Brian Mackey

Brian Mackey covers state government and politics for WUIS and a dozen other public radio stations across Illinois. He was previously A&E editor at The State Journal-Register and Statehouse bureau chief for the Chicago Daily Law Bulletin. He can be reached at (217) 206-6412.

Subscribe to Brian Mackey's State of the State podcast on WUIS' podcast page, or by copying this URL into iTunes or any other podcast app.

M. Spencer Green/AP

The Illinois Senate approved legislation meant to address record gun violence in Chicago.

It's intended to push judges into imposing longer prison sentences on repeat gun offenders.
It passed on a vote of 35 to 9, but several legislators voted “present” — or didn’t vote at all.

Democrat Jackie Collins of Chicago, says “locking up more people is not the solution to gun violence.”

“What is needed is economic development, police reform, and stopping the flow of illegal guns in communities ravaged by deep concentrations of poverty and hopelessness.”

State of Illinois

Illinois has entered its 22nd month without a real budget. Among the state services most affected by the political fight are those that help victims of domestic violence.

Illinois doesn’t spend a lot of money fighting domestic violence — it’s way less than a tenth of a percent of the state budget. But since last summer, it’s spent nothing.

Vickie Smith represents 62 providers across Illinois. She says some groups have laid people off; others are about to.

"170 - Typing" by Flickr User Hillary / (CC X 2.0)

Two bills meant to expand internet privacy rights cleared procedural hurdles in the Illinois House.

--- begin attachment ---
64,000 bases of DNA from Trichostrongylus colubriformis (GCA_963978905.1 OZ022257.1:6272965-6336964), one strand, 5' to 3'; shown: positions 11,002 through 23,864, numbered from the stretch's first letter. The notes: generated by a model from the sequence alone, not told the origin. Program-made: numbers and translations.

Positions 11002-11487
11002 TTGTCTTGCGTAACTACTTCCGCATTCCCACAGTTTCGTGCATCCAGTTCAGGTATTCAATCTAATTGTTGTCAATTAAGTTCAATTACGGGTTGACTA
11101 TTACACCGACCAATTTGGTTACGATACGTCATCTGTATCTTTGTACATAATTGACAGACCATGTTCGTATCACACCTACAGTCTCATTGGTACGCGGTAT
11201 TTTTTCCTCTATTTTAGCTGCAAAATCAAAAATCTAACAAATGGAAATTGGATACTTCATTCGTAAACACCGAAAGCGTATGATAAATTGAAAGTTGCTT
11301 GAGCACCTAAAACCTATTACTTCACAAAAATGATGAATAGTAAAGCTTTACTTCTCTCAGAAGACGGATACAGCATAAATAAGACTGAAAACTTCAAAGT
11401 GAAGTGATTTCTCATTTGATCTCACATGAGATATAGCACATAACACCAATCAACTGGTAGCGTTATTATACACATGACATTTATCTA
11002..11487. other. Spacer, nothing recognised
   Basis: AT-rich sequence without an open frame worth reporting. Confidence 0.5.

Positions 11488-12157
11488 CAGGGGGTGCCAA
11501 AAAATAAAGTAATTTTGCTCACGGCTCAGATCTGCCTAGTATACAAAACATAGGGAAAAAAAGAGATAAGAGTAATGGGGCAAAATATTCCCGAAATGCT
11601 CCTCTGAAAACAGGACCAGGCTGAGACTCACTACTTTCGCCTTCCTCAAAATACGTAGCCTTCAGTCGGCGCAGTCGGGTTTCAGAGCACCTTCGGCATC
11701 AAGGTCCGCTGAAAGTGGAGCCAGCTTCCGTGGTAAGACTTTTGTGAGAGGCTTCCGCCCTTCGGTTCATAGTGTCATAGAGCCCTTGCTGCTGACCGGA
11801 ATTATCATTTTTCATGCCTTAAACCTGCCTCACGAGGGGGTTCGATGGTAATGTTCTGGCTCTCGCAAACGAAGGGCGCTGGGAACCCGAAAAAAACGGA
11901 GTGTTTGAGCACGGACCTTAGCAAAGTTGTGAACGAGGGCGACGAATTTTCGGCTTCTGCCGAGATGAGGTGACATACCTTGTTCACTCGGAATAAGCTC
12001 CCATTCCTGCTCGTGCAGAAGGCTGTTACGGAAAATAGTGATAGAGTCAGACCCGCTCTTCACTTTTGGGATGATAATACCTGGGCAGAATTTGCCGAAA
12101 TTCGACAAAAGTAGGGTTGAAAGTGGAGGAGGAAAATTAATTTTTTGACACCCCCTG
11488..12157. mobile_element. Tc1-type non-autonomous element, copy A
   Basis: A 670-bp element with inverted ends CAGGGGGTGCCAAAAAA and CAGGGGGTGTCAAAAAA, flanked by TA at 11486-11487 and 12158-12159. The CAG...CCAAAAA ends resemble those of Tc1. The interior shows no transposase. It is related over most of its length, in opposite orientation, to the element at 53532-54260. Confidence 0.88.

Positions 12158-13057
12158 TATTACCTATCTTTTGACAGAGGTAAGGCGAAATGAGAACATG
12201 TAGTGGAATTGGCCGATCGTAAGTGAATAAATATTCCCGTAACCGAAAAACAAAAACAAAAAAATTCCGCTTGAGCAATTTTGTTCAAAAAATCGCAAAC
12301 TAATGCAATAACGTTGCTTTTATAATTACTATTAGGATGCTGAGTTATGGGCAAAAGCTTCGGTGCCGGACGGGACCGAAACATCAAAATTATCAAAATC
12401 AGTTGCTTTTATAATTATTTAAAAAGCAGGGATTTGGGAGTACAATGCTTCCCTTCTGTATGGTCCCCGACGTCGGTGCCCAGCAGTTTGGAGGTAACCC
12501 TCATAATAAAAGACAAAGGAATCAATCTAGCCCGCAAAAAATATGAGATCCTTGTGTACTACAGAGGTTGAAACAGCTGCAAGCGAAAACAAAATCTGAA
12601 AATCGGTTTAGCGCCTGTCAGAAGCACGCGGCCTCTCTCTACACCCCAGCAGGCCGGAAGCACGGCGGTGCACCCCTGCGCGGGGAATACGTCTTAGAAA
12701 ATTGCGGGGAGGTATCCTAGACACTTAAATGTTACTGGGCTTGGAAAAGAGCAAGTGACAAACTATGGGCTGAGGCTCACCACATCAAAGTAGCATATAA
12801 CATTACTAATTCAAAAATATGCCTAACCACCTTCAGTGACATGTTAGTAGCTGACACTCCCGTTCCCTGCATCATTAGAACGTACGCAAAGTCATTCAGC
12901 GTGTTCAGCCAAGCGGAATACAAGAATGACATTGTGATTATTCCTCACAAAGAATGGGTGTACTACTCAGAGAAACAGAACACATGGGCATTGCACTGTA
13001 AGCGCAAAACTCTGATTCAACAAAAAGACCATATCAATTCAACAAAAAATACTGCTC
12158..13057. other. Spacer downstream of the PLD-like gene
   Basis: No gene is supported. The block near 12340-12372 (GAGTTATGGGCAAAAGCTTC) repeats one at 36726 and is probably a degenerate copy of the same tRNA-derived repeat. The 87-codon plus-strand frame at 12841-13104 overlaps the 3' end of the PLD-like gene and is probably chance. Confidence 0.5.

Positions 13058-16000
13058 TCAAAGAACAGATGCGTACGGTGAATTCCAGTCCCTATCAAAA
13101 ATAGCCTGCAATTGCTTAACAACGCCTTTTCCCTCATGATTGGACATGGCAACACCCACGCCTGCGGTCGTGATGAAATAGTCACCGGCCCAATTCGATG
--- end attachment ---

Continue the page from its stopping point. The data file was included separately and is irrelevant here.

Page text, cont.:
Chicago Democratic Rep. Art Turner Jr., says he wants to make it easier to find out what kind of information companies collect. He says that’s particularly important since President Trump and Republicans in Congress are scaling back federal protections.

“Illinois is in a unique position now to provide privacy rights and that protection for consumers here," Turner says.

Brian Mackey / NPR Illinois

A group of rank-and-file Democratic state lawmakers unveiled the “Comeback Agenda.”  It's a response to Republican Governor Bruce Rauner's "Turnaround Agenda," which was proposed two years ago.  

Democratic State Sen. Don Harmon says the measure grew out of frustration with the fighting and lack of progress in Springfield.

“We wanted to be for something. We wanted to outline a vision of where Illinois could go,” he says.

It’s been two years since Illinois Gov. Bruce Rauner unveiled his Republican “Turnaround Agenda.” On Wednesday, a group of rank-and-file Democratic legislators responded with their own “Comeback Agenda.”

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